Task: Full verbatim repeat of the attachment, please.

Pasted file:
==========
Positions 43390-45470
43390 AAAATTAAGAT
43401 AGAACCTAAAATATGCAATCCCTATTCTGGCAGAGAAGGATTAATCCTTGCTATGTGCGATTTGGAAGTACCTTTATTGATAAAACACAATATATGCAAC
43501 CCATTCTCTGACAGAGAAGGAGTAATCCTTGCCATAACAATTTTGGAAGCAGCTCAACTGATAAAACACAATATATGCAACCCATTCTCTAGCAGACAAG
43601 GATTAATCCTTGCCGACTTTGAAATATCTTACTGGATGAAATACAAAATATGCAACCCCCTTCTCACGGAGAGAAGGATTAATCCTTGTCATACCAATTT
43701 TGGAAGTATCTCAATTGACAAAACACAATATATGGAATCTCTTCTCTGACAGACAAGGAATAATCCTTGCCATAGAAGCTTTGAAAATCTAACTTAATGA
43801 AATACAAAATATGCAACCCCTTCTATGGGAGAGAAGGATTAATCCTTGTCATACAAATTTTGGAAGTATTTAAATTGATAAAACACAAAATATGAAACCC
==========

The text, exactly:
Positions 43390-45470
43390 AAAATTAAGAT
43401 AGAACCTAAAATATGCAATCCCTATTCTGGCAGAGAAGGATTAATCCTTGCTATGTGCGATTTGGAAGTACCTTTATTGATAAAACACAATATATGCAAC
43501 CCATTCTCTGACAGAGAAGGAGTAATCCTTGCCATAACAATTTTGGAAGCAGCTCAACTGATAAAACACAATATATGCAACCCATTCTCTAGCAGACAAG
43601 GATTAATCCTTGCCGACTTTGAAATATCTTACTGGATGAAATACAAAATATGCAACCCCCTTCTCACGGAGAGAAGGATTAATCCTTGTCATACCAATTT
43701 TGGAAGTATCTCAATTGACAAAACACAATATATGGAATCTCTTCTCTGACAGACAAGGAATAATCCTTGCCATAGAAGCTTTGAAAATCTAACTTAATGA
43801 AATACAAAATATGCAACCCCTTCTATGGGAGAGAAGGATTAATCCTTGTCATACAAATTTTGGAAGTATTTAAATTGATAAAACACAAAATATGAAACCC